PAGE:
Workers with Service Employees International Union Healthcare 1199NW say they’re worried they lack training in the proper procedures for cleaning rooms to manage Ebola patients.
Nurses and housekeepers at some hospitals say this reduces front-line defense against infectious diseases.
By Stephanie Stephens,
Health Behavior News Service
As many as half to two-thirds of women who’ve undergone hysterectomies or are older than 65 years in the United States report receiving Pap tests for cervical cancer.
This prevalence is surprising in light of the 2003 U.S. Preventive Services Taskforce guidelines recommending that women discontinue Pap testing if they have received a total hysterectomy without a history of cervical cancer and if they are over age 65 years with ongoing and recent normal Pap test results.
Performing these unnecessary tests can result in stress for the patient, increased costs, and inefficient use of both provider and patient time, concludes a new study in the American Journal of Preventive Medicine.
“During this time of health care reform, we could probably use our resources more wisely,” said corresponding author Deanna Kepka, Ph.D., M.P.H., assistant professor at the University of Utah’s College of Nursing and Huntsman Cancer Institute. Continue reading
By Sharyn Alden
Health Behavior News Service
A study in American Journal of Preventive Medicine finds that only half of adults in the U.S. were screened for diabetes within the last three years, less than what is recommended by the American Diabetes Association (ADA).
As the rates of obesity have increased, so does the incidence of type 2 diabetes, which also increases the risk for cardiovascular disease.
Up to one-third of people with diabetes are undiagnosed, note the researchers. Continue reading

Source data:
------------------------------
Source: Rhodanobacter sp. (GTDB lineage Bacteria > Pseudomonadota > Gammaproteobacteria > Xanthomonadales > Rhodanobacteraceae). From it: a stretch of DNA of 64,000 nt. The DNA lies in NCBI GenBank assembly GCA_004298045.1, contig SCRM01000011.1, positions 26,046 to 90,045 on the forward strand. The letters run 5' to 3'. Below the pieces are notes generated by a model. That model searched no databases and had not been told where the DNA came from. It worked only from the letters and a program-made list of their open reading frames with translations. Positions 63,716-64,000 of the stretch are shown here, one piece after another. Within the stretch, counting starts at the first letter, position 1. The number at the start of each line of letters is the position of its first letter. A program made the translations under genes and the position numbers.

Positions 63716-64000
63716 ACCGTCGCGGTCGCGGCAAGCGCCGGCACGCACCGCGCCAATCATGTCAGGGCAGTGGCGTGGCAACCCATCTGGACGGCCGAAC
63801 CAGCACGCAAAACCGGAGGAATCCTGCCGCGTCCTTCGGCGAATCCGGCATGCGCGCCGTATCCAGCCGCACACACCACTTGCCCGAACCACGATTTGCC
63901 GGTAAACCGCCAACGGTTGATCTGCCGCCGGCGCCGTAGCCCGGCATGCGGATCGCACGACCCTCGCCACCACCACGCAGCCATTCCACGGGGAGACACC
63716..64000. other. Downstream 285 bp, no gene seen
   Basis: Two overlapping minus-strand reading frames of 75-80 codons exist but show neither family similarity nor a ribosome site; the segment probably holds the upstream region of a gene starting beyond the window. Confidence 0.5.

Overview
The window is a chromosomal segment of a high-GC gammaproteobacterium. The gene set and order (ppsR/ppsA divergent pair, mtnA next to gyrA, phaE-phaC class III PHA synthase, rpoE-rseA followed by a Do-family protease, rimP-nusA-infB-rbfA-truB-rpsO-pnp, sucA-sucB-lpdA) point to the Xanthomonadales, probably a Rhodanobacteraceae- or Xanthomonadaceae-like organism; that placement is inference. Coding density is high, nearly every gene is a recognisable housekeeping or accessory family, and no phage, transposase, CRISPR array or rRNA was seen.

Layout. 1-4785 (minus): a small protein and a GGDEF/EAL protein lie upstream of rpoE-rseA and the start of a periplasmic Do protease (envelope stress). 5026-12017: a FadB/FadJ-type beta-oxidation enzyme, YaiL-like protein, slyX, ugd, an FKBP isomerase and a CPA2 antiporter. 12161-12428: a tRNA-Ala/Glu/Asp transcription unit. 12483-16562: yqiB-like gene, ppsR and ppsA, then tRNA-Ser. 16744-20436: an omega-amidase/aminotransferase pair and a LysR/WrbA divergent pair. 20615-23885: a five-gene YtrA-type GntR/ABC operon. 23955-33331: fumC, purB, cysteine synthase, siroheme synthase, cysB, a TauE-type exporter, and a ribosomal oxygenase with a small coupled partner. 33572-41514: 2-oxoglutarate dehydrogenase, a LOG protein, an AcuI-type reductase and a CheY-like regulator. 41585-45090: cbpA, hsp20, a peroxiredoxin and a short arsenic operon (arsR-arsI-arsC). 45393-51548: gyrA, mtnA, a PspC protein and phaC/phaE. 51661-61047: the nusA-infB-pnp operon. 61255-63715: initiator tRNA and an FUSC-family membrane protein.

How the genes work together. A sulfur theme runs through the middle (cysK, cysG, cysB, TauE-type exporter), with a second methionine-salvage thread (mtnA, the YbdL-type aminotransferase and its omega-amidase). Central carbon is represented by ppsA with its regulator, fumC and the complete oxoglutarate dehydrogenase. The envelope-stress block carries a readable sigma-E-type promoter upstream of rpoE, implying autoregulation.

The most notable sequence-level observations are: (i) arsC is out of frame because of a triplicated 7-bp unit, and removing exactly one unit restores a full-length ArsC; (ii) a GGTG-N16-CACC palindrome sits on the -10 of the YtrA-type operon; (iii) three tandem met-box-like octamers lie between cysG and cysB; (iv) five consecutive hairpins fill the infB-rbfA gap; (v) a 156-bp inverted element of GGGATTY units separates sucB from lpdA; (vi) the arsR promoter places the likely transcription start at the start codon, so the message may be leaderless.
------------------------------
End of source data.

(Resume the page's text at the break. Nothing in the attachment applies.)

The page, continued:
Actress’ impact on genetic testing for breast, ovarian cancer is ‘global and long lasting’
By Mary Engel / Fred Hutch News Service
Sept. 18, 2014
The so-called Angelina Jolie effect not only is real but has been “global and long lasting,” leading to a twofold increase in the number of women getting genetic testing to help determine their risk for hereditary breast cancer, according to new studies from the United Kingdom and Canada.
The number of women found to have a genetic mutation that increased their risk also has doubled.
And contrary to concerns that women at low risk for hereditary breast cancer would flood testing centers, researchers said that those being tested are women like Jolie who have a family history of breast cancer or who have personal risk factors such as ethnicity.
Certain ethnic groups, including Ashkenazi Jews, have a higher prevalence of BCRA mutations, which significantly increase breast cancer risk.
Women got the correct message
“What surprised us was that we didn’t get the worried well,” said Dr. Andrea Eisen, head of preventive oncology for breast cancer care at the Sunnybrook Odette Cancer Centre in Toronto and an author of the Canadian study, in a phone interview. “We got women who got the correct message. That was gratifying.”
Jolie disclosed in a May 2013 op-ed in The New York Times that she had undergone a preventive double mastectomy after finding that she carries the rare BRCA1 gene mutation, which dramatically raises her risk of breast and ovarian cancers. Continue reading
When Anthem Blue Cross Blue Shield became embroiled in a contract dispute with Exeter Hospital in N.H. in 2010, its negotiators came to the table armed with a new weapon: public data showing the hospital was one of the most expensive in the state for some services.
Local media covering the dispute also spotlighted the hospital’s higher costs, using public data from a state website.
When the dust settled, the insurer had extracted $10 million in concessions from Exeter. The hospital “had to step back and change their behavior,” said health policy researcher Ha Tu, who studied the state’s efforts to make health care prices transparent.